Am J Ophthalmol 2008 Oct 31;146(4):602-611. Epub 2008 Jul 31.
Department of Ophthalmology, Haukeland University Hospital, Bergen, Norway.
Purpose: To study the ocular phenotype of Pierson syndrome and to increase awareness among ophthalmologists of the diagnostic features of this condition.
Design: Retrospective, observational case series.
Methods: A multicenter study of 17 patients with molecularly confirmed Pierson syndrome. The eye findings were reviewed and compared to pertinent findings from the literature.
Results: The most characteristic ocular anomaly was microcoria. A wide range of additional abnormalities were found, including posterior embryotoxon, megalocornea, iris hypoplasia, cataract, abnormal lens shape, posterior lenticonus, persistent fetal vasculature, retinal detachment, variable axial lengths, and glaucoma. There was high interocular and intrafamilial variability.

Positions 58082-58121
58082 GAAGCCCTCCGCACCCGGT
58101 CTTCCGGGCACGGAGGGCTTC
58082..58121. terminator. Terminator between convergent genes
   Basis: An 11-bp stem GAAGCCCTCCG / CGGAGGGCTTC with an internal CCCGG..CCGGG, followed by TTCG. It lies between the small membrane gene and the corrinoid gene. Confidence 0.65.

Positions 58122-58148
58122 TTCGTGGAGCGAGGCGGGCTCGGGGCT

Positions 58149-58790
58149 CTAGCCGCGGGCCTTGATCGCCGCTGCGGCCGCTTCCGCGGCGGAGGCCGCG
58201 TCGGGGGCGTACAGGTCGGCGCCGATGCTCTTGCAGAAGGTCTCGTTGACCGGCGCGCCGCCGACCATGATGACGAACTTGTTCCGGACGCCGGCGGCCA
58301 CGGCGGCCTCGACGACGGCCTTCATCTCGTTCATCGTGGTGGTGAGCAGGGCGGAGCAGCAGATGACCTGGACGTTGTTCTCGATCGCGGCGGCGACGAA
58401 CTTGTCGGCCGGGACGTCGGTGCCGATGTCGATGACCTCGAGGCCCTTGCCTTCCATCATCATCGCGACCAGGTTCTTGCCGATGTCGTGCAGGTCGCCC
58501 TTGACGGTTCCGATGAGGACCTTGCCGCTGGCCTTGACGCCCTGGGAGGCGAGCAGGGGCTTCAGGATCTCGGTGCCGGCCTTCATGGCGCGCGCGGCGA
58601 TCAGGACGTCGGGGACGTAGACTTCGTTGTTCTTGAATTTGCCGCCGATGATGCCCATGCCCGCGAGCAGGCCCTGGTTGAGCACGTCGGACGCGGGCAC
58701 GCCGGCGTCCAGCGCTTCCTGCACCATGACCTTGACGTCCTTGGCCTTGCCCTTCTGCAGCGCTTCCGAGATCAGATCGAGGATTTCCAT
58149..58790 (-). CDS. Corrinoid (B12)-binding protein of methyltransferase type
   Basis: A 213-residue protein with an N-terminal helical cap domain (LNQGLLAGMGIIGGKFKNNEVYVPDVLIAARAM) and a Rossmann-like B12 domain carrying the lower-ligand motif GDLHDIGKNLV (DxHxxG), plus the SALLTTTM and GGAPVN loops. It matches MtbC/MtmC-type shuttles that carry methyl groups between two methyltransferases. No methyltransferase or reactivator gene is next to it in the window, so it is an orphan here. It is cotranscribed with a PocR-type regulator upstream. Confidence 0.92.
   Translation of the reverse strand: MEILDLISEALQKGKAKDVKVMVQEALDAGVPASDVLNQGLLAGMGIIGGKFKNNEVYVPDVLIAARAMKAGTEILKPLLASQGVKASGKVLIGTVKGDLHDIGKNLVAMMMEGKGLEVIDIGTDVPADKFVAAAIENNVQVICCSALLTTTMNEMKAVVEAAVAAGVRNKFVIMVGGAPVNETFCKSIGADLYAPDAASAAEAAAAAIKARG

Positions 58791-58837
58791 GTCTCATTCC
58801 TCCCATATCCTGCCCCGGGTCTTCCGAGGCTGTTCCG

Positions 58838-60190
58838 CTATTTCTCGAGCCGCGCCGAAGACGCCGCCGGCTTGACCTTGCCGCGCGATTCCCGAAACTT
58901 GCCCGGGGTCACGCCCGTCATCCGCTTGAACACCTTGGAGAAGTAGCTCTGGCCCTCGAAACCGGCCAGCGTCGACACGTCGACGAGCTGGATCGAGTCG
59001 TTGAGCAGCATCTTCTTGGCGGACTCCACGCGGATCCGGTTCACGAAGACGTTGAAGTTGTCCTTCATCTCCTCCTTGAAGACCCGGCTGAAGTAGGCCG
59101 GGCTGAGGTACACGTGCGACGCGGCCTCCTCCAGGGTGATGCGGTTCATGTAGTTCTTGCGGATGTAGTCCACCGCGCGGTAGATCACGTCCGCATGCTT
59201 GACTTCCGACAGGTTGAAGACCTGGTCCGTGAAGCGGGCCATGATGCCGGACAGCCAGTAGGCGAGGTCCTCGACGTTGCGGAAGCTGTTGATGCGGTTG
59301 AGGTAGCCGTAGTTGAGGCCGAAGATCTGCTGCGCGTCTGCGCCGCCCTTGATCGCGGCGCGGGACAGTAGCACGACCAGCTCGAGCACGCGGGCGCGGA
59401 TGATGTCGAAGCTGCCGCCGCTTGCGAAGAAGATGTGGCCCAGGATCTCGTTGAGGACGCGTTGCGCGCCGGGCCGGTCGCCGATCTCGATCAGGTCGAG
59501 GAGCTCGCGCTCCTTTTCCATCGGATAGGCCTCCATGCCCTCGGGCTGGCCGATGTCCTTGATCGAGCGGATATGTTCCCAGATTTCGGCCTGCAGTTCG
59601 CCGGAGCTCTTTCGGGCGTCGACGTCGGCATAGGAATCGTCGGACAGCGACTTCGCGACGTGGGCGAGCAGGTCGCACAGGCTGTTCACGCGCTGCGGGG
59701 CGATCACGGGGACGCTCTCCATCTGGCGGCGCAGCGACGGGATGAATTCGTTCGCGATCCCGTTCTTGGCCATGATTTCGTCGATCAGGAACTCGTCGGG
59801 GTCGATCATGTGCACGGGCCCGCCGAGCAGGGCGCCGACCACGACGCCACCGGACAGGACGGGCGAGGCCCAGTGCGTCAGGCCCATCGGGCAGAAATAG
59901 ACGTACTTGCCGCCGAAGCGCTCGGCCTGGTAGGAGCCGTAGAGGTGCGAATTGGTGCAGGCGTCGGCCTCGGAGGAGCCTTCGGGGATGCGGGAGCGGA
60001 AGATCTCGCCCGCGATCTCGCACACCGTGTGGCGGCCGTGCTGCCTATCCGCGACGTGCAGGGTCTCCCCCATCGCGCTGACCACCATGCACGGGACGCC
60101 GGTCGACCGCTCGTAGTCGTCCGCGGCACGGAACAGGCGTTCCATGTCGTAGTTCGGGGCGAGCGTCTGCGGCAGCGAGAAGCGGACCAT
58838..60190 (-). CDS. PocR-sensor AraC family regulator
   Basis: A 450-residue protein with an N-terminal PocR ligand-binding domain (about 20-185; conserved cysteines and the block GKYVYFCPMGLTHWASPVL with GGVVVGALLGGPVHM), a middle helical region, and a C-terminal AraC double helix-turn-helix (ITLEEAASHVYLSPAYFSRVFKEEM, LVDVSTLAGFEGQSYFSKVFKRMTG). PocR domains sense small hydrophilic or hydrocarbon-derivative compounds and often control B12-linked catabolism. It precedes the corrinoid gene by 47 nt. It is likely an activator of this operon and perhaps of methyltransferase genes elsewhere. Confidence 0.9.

Conclusions: Loss-of-function mutations in laminin beta2 (LAMB2) cause a broad range of ocular pathology, emphasizing the importance of laminin beta2 in eye development. Patients with Pierson syndrome can initially present with ocular signs alone. In newborns with marked bilateral microcoria, Pierson syndrome should be considered and renal function investigated.